A careful analysis suggests that consumers across Europe are sitting on over Euro 450 billion of savings. Conditions seem perfect for a strong consumer-led recovery at the end of 2021 and into 2022 if the pandemic does oblige governments into a third lockdown.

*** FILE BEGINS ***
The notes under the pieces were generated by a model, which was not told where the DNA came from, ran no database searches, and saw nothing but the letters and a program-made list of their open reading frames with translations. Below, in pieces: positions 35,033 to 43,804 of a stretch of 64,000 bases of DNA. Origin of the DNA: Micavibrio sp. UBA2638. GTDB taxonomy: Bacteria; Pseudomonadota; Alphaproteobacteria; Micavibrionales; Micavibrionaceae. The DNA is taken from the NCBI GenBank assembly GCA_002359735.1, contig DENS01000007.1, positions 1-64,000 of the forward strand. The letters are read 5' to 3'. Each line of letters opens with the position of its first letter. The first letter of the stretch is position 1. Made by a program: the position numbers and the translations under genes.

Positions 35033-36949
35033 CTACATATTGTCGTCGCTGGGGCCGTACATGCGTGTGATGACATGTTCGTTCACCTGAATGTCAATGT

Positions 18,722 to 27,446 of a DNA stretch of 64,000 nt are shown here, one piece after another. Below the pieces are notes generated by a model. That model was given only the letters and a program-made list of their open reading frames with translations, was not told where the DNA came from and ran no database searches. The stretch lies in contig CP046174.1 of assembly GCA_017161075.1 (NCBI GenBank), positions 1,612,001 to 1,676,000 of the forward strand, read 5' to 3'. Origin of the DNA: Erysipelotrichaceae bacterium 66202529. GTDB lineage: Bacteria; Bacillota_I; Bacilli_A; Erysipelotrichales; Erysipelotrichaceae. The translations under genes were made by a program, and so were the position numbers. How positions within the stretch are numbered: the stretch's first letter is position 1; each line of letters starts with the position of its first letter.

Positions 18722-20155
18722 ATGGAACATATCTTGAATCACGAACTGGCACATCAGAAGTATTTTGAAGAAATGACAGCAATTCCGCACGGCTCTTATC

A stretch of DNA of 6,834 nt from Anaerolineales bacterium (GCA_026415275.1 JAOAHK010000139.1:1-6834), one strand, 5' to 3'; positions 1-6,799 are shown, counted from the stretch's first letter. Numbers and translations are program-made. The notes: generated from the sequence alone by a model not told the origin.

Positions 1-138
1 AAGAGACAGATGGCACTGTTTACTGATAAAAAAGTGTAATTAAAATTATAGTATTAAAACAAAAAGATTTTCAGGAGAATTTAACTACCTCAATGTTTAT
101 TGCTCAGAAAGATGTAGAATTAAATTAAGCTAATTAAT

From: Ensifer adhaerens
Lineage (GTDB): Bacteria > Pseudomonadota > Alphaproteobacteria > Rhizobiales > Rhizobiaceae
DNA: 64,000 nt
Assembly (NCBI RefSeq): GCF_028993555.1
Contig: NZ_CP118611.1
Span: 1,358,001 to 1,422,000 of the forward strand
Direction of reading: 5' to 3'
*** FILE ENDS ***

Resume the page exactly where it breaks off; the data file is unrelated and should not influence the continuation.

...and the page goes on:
What firms and policy makers have learnt from Covid is that the world is undergoing increasingly rapid, unpredictable, and unprecedented change and firms need to find new approaches. Covid variants will continue to appear, catastrophic events driven by climate change, economic disruption and geopolitical uncertainties will grow more frequent and less predictable. In the pandemic shaped new environment, where the future is uncertain and change comes fast, companies will have to learn to look beyond short-term performance and are obliged to be able not only to withstand unpredictable threat or change but to emerge stronger. In short, they need to be agile and resilient.